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Glass Bead Blasting Beats Sand
Tim Steele found a good sideline business cleaning engines and other metal parts with his bead blaster. He uses #80 glass beads to remove rust, oxidation and corrosion without damaging the metal.
  “Unlike sand blasting, which can wear away metal, glass bead blasting leaves the metal unaffected,” says Steele. “I can work with pieces nearly 3 ft. long and 2 ft. deep. I’ve done exhaust manifolds, carburetors, flywheels, generator casings – anything that’s metal.”
  Cleaning with the glass beads is time consuming, notes Steele. He prices his work at $40/hour, whether for parts cleaning and preparation or actual blasting. Hoods and covers are $100 or more just for blasting.
  “When finished, exterior covers come out with a satin finish, suitable for sanding and polishing,” says Steele.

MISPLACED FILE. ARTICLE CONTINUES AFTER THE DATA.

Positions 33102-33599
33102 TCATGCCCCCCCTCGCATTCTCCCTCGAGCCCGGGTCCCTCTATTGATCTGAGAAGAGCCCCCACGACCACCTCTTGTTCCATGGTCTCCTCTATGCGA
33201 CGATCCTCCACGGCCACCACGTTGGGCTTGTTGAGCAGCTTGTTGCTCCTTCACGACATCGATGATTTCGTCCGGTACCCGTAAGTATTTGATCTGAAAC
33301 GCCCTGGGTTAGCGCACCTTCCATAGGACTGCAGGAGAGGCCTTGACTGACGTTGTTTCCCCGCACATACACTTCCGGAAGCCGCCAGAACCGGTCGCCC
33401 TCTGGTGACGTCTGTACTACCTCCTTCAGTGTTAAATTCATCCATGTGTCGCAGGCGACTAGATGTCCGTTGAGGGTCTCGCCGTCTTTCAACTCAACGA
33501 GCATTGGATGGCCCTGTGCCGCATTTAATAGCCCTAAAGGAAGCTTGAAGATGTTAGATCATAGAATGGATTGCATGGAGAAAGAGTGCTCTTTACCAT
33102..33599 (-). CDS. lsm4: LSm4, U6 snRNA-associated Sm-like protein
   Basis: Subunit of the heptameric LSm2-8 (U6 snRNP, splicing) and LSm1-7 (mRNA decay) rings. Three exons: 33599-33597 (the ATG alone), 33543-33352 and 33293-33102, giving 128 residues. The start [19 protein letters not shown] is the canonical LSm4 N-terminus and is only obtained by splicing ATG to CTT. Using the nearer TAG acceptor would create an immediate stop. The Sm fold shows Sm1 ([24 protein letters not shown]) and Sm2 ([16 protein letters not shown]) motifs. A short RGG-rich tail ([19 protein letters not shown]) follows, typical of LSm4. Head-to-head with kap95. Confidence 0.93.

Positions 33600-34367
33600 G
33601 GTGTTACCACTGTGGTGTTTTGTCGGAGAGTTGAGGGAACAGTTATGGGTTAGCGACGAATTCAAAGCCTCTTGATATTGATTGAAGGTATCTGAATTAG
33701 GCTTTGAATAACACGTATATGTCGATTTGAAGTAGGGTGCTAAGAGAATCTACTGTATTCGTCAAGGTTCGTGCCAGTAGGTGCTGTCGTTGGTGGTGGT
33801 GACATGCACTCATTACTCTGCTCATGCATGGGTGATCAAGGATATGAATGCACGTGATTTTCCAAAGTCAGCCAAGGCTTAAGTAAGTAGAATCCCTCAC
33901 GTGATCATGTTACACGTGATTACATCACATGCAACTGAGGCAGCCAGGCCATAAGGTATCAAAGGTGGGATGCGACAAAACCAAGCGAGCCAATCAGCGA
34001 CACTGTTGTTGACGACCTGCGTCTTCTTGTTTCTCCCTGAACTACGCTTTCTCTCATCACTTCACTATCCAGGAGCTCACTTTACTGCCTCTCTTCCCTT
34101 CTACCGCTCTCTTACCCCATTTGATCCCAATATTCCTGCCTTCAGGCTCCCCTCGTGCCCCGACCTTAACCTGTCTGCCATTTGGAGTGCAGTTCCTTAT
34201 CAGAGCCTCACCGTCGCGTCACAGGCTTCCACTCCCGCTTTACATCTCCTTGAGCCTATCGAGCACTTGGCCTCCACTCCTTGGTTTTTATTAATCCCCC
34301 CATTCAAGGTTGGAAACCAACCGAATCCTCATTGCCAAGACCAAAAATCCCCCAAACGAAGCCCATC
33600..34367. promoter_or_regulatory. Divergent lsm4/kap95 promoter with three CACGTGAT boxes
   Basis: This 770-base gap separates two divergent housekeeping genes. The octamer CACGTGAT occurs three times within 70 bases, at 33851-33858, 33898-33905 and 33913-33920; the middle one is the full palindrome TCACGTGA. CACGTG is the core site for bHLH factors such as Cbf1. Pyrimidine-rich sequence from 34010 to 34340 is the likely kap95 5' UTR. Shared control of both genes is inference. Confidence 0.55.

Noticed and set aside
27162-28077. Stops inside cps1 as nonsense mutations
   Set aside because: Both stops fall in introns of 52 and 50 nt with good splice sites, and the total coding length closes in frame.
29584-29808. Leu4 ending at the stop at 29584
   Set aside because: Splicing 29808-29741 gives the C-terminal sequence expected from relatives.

He’ll do an entire motorcycle engine for $250, excluding exterior covers, if he doesn’t have to clean them first. Shipping is not included.
  “If the parts arrive dirt and grease free, all I have to do is to chase all the threads and plug all the holes,” says Steele. “The job will be much cheaper than if I have to clean them of grease and dirt as well.”
  Steele does a lot of work with engines, but says he’s available to bead blast a wide variety of parts, including tractor parts.
  Contact: FARM SHOW Followup, Timothy Steele, 404 Stokes Airport Rd., Front Royal, Va. 22630 (ph 850 419-4521; shadowfe69@yahoo.com).

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2013 - Volume #37, Issue #2